A report by CIBC World Markets said the overall mortgage market share of alternative lending institutions in Canada has increased from 0.8% during 2008 to 2009, and its expansion rate is also growing at 25% per year.
Deputy chief economist Benjamin Tal credits this growth to stricter bank regulations which lead more Canadians to hunt mortgages in non-traditional lenders. The current total market share of the sector is 2.2%, a figure too small to pose an economic threat.
"We don't want to kill this market because it's a market that is part of a healthy system," he said.
"We just have to make sure that it's not being abused."
Tal said the time to worry is if the alternative lending community starts to occupy 5% market share.
A broker from Mortgage Group in Edmonton shares Tal’s sentiment.
Jason Scott said alternative lenders “provide options for a range of potential borrowers, from people saddled with wobbly credit, to the recently divorced, to the self-employed who draw a smaller income from their business for tax purposes.”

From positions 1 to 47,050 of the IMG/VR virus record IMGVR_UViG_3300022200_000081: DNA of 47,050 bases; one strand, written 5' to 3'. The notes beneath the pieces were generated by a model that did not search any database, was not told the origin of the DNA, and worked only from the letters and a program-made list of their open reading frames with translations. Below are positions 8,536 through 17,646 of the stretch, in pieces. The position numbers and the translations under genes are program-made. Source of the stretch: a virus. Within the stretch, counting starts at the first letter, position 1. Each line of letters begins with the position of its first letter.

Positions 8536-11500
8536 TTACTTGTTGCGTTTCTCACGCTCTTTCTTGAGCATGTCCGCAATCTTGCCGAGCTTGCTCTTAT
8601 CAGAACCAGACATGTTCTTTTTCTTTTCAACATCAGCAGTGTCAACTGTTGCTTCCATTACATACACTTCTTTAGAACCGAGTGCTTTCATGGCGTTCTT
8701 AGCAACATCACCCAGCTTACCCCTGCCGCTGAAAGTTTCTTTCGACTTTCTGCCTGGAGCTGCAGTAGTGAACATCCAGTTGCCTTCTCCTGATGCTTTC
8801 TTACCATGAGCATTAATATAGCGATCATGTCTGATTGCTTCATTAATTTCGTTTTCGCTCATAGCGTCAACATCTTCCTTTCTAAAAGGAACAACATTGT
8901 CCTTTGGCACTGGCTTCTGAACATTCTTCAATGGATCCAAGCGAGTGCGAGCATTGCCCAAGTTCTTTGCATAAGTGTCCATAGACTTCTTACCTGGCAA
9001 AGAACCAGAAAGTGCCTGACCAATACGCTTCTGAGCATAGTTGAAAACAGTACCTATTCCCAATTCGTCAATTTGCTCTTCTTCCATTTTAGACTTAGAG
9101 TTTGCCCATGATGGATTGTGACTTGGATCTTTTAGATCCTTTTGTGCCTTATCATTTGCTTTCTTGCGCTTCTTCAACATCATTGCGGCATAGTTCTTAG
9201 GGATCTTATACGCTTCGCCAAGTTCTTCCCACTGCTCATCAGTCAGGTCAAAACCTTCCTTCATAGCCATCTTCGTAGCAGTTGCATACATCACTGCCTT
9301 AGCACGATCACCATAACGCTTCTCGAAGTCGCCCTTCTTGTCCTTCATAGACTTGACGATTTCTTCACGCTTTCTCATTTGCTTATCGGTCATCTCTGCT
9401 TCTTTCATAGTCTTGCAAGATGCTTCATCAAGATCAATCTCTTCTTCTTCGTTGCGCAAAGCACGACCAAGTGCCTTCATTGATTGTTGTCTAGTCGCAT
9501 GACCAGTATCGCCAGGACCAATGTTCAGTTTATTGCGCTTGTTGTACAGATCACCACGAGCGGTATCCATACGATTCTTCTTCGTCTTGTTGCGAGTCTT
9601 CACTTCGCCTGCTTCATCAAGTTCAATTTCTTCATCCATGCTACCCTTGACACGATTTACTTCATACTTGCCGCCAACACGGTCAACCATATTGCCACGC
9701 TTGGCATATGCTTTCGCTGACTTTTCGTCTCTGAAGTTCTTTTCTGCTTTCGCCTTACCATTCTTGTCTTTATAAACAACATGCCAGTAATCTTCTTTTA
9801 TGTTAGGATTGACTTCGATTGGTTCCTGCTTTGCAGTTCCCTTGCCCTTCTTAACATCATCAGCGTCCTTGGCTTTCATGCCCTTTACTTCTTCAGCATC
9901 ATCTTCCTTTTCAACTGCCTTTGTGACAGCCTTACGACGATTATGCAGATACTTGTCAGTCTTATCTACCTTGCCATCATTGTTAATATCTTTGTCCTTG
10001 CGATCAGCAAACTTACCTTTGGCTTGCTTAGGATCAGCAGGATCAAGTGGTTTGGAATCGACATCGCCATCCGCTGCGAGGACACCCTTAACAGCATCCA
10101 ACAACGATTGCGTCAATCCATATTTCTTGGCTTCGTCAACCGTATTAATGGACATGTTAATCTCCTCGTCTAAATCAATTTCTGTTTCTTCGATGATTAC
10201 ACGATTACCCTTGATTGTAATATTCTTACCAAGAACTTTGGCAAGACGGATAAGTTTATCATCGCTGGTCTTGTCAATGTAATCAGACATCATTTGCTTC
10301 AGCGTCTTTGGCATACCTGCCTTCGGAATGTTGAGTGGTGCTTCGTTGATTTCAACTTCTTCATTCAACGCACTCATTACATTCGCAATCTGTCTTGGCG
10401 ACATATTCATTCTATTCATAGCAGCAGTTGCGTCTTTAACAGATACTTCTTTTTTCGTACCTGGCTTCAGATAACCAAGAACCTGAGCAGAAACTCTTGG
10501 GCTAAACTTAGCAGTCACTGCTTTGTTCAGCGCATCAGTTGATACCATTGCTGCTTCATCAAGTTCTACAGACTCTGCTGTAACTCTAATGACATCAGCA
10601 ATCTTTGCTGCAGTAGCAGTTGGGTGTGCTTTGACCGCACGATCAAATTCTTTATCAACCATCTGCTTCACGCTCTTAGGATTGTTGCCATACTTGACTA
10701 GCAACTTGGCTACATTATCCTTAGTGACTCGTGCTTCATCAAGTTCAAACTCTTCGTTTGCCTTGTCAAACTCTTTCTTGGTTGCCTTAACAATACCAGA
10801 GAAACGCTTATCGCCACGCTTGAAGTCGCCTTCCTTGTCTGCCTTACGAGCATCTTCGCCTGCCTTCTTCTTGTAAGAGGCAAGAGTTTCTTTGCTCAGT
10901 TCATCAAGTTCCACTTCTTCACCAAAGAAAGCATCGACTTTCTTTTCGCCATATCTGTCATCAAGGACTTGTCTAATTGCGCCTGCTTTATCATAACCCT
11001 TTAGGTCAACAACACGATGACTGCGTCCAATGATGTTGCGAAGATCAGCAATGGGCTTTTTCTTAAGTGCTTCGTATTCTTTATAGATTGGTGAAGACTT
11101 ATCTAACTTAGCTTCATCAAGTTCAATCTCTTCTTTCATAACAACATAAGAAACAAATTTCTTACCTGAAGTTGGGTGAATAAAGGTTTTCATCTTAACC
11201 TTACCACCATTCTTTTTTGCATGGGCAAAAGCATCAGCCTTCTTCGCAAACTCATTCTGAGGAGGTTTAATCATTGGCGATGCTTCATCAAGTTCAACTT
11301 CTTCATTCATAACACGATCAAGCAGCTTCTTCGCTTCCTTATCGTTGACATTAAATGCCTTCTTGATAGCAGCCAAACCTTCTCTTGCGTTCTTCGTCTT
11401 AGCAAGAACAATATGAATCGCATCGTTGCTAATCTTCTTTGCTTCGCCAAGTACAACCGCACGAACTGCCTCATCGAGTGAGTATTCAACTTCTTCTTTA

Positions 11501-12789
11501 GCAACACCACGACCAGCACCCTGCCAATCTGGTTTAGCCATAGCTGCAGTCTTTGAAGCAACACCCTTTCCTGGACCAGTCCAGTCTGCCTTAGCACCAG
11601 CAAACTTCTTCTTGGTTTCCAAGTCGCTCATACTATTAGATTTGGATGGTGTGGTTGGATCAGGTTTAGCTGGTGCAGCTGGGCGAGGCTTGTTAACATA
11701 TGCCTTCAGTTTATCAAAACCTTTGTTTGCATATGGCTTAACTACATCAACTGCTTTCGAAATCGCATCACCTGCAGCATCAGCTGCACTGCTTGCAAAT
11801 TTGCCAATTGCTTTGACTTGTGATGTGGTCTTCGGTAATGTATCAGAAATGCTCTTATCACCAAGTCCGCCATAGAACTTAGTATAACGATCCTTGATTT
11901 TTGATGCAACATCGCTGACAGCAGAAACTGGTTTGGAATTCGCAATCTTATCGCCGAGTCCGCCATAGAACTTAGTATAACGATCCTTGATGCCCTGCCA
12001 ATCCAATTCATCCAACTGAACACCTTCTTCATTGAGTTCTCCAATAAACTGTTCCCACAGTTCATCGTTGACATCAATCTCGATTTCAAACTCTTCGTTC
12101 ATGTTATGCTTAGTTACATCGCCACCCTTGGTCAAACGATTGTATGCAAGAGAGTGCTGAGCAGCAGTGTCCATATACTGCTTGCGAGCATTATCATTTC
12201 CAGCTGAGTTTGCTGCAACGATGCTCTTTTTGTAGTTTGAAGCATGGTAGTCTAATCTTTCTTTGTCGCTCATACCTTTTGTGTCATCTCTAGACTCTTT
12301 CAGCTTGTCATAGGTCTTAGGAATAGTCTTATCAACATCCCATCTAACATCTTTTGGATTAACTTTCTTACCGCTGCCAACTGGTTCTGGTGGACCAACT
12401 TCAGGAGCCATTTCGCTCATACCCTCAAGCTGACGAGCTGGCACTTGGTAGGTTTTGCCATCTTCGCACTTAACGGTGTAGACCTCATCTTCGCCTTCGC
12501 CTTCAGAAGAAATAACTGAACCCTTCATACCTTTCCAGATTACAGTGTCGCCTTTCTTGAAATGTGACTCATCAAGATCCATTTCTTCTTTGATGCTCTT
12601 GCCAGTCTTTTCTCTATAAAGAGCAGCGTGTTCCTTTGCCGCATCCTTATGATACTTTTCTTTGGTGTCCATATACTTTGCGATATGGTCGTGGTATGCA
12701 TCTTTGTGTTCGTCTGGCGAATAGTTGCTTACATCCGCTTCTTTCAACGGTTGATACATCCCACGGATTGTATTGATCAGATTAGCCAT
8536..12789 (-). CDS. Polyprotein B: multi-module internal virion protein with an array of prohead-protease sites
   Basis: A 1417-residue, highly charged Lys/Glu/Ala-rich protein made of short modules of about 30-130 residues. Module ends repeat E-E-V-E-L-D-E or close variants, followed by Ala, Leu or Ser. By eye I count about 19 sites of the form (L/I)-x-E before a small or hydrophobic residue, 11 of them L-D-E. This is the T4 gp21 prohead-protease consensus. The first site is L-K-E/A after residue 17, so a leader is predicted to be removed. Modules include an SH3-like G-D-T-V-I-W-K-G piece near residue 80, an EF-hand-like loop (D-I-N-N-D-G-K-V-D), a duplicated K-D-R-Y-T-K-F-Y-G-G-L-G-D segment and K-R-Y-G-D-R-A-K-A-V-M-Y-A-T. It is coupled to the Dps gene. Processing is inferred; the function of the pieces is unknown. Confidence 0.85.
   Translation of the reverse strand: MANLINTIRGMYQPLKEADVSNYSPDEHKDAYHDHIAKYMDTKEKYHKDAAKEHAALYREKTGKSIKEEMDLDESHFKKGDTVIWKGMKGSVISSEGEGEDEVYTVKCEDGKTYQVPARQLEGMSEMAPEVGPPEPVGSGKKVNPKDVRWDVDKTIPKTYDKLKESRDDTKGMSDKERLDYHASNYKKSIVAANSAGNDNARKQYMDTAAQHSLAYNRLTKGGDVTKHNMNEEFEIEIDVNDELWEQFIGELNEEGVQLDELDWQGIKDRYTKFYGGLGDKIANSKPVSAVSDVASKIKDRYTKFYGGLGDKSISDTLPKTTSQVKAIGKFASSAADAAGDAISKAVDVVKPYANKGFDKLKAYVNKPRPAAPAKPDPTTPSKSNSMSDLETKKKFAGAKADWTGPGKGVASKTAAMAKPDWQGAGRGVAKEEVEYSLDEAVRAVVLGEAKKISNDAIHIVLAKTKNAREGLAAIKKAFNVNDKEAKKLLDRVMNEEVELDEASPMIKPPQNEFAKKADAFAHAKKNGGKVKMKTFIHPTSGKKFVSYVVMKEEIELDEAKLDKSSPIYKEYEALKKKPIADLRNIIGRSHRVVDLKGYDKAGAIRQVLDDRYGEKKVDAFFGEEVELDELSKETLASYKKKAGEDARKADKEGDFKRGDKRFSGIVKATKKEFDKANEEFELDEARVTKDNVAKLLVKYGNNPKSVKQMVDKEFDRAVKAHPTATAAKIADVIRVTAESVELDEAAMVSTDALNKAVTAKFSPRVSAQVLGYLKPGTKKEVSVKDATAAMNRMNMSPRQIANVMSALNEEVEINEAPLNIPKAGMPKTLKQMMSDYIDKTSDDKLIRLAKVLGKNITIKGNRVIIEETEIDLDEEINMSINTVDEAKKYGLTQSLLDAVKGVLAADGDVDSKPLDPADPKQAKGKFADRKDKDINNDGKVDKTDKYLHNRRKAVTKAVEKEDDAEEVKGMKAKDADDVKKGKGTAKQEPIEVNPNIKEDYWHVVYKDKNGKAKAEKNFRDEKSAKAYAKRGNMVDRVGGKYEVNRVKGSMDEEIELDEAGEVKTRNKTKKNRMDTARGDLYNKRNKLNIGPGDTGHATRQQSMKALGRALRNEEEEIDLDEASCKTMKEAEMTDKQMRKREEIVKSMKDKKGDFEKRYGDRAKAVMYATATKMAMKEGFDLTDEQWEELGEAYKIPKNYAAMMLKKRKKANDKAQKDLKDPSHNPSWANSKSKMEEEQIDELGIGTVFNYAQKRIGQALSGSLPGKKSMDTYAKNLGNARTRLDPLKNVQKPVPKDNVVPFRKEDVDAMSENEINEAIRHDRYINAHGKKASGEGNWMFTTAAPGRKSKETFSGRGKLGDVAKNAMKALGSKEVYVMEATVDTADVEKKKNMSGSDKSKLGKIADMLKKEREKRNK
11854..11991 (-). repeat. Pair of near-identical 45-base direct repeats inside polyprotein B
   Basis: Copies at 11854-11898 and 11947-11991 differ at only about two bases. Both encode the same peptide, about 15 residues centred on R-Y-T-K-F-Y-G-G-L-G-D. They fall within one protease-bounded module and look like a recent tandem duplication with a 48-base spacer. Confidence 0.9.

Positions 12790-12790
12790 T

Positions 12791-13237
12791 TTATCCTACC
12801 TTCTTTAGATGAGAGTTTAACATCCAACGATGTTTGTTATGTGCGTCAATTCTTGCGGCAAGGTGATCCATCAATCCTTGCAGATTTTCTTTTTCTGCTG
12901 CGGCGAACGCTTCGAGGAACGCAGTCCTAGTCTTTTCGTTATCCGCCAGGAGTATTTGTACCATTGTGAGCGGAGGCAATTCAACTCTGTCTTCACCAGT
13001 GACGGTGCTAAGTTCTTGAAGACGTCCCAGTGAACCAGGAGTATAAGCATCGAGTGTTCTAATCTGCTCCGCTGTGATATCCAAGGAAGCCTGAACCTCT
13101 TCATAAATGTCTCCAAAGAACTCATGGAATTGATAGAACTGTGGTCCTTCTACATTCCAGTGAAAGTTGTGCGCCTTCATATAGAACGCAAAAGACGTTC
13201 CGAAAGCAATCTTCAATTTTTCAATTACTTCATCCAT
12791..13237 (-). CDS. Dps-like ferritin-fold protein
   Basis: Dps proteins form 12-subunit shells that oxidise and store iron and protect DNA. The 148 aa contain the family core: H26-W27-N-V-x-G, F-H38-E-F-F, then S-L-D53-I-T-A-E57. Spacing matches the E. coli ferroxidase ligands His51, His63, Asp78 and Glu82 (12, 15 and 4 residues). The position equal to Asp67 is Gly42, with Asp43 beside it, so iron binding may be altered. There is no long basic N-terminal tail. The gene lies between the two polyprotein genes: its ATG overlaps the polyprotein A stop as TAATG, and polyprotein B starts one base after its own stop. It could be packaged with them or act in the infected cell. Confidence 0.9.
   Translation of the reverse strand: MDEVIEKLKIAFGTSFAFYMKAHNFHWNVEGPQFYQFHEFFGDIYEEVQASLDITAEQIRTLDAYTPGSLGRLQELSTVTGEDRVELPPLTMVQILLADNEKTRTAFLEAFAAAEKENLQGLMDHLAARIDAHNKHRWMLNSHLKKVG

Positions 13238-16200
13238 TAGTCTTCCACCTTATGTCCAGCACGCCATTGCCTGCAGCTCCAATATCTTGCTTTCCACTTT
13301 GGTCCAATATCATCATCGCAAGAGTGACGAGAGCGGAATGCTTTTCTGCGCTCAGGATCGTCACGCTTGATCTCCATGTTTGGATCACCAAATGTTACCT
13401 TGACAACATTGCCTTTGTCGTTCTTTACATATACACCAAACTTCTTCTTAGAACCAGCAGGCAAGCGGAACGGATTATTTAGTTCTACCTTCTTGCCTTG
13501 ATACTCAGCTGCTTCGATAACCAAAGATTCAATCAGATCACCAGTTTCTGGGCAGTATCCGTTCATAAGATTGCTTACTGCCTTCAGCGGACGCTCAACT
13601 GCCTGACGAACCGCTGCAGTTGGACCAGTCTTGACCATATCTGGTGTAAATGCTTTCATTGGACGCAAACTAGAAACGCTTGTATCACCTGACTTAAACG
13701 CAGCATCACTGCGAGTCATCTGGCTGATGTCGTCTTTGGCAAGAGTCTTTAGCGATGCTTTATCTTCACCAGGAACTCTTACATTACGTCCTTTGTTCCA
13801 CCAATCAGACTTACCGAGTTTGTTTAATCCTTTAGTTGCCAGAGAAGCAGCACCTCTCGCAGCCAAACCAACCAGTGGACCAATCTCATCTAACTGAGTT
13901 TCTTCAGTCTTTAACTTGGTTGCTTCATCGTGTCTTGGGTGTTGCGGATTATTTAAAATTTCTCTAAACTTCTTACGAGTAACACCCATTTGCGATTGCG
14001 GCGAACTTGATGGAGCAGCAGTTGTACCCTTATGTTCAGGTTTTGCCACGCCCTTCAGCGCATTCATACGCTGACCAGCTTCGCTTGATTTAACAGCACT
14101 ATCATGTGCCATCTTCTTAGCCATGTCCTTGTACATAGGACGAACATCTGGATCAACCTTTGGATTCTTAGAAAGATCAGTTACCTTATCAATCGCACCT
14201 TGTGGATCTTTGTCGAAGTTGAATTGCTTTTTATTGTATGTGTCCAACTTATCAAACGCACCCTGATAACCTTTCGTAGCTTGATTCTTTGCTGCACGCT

Scott added that about 10% of his clients get mortgages from alternative lenders which are sometimes called "B-lenders" or "C-lenders."
"There's a growing segment of the population where it's harder for them to get qualified with A-lenders," he said. "So, we need these alternative lenders to provide solutions while we're getting them into a position where they can then go back and get the best rates."

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